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US DOT to help oversee Ukraine infrastructure rebuilding

Joint task force to oversee rebuilding of country’s transportation, energy sectors

Responders hose down the aftermath of a Russian air strike on an oil facility outside Lviv, Ukraine in March. (Photo: AP/Nariman El-Mofty)

The U.S. secretaries of transportation and commerce announced Wednesday the signing of a joint statement of intent with their infrastructure counterpart in Ukraine to oversee current and future rebuilding requirements in the war-torn country.

The U.S.-Ukraine Infrastructure Task Force will boost efforts to support private-sector companies in America that will be involved in Ukraine’s reconstruction, with an emphasis on transportation and energy.

“We’re proud to establish the U.S.-Ukraine Infrastructure Task Force to help the people of Ukraine strengthen their infrastructure now and support its reconstruction and resilience after the war ends,” said U.S. Transportation Secretary Pete Buttigieg. “This task force is another example of the United States’ enduring commitment to Ukraine and its future peace and prosperity.”

Restoring the country’s infrastructure “will be an essential pillar of Ukraine’s prosperity and national security,” said Commerce Secretary Gina Raimondo.

The task force envisions an inaugural working-level meeting in the coming months. Both sides intend to identify best practices “to create a positive business climate with an emphasis on enhanced good governance, transparency and countering corruption,” according to the announcement.

“As we move to create a joint task force … we envision an effective model of cooperation focused on implementation of specific projects, and we look forward to the participation of U.S. businesses and experts in Ukraine’s reconstruction,” said Ukraine Minister of Infrastructure Oleksandr Kubrakov.


A September 2021 report by the Commerce Department’s International Trade Administration (ITA) noted that Ukraine has been at the crossroads of world trade routes between Europe and Asia and that its strategic location can be a “powerful catalyst” for the country’s development as well as for the West. Ukraine’s transit potential is 200 million metric tons per year, while its utilization is only 25-30%, according to ITA.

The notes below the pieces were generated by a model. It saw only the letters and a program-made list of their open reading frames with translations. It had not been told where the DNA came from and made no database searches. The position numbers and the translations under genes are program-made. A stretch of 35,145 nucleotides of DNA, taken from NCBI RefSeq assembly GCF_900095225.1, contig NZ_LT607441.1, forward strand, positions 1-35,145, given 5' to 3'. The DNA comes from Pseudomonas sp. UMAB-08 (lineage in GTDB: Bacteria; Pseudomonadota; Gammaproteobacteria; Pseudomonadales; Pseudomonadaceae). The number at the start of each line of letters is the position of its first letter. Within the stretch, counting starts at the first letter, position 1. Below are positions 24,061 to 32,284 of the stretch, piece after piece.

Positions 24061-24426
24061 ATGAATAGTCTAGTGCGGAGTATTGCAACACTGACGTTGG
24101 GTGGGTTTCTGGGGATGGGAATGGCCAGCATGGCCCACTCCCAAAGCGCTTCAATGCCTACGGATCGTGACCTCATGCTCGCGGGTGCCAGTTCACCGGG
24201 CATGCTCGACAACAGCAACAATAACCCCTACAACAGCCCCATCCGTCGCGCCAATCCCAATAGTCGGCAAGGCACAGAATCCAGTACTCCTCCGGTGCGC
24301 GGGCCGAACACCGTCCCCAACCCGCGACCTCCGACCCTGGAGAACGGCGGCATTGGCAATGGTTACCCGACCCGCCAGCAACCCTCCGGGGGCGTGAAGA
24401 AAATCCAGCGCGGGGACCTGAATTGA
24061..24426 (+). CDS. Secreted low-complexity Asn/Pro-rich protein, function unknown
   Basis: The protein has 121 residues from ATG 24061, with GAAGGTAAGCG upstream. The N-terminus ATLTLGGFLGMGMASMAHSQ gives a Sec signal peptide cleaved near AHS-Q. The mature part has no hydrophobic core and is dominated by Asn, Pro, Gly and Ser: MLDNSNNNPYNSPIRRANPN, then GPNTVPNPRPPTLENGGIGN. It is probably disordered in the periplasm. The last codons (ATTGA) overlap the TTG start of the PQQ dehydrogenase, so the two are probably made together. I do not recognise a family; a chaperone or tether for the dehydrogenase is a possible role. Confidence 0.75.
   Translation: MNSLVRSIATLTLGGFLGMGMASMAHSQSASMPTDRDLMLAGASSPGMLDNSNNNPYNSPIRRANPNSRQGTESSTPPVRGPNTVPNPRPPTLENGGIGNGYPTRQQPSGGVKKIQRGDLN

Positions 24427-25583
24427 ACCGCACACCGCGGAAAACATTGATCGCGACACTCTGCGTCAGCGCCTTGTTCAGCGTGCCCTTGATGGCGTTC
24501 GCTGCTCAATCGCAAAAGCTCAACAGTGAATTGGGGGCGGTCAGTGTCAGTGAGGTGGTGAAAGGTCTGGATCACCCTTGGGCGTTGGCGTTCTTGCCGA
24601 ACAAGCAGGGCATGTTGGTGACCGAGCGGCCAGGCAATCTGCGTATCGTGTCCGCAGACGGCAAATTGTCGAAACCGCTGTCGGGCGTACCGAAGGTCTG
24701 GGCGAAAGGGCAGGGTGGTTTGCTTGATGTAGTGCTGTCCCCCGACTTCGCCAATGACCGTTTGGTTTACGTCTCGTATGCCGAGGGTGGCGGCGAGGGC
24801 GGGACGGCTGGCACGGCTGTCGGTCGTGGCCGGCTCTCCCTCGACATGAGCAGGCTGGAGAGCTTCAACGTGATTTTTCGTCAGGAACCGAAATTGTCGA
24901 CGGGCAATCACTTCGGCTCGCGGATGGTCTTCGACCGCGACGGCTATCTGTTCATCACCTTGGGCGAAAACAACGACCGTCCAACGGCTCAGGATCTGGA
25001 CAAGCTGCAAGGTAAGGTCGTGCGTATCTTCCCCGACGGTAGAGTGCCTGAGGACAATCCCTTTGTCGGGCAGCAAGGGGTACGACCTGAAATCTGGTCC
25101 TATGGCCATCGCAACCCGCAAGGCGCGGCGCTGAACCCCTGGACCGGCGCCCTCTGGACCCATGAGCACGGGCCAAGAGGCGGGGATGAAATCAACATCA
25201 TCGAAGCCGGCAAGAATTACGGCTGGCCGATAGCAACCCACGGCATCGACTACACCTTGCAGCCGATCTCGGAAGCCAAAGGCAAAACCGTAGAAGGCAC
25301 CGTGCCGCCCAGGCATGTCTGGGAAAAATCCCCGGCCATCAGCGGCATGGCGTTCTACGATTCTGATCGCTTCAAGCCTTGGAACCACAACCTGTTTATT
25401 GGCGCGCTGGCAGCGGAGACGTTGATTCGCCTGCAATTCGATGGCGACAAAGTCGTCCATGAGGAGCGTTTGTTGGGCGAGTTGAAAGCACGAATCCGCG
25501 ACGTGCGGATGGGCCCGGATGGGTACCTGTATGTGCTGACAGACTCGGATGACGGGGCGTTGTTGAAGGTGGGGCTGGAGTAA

That potential has likely regressed since the start of the war with Russia earlier this year. An August report by the Kyiv School of Economics estimates transportation infrastructure represents the highest economic cost ($35 billion) to the country behind housing since the war began. According to the report, 311 bridges and 15,000 miles of state and local roads have been damaged or destroyed.

Ukraine President Volodymyr Zelenskyy on Wednesday discussed the creation of “mobile power points” in the event of a breakdown of the country’s energy system following recent Russian air attacks on the country’s energy infrastructure, Reuters reported.

Click for more FreightWaves articles by John Gallagher.

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John Gallagher

Based in Washington, D.C., John specializes in regulation and legislation affecting all sectors of freight transportation. He has covered rail, trucking and maritime issues since 1993 for a variety of publications based in the U.S. and the U.K. John began business reporting in 1993 at Broadcasting & Cable Magazine. He graduated from Florida State University majoring in English and business.
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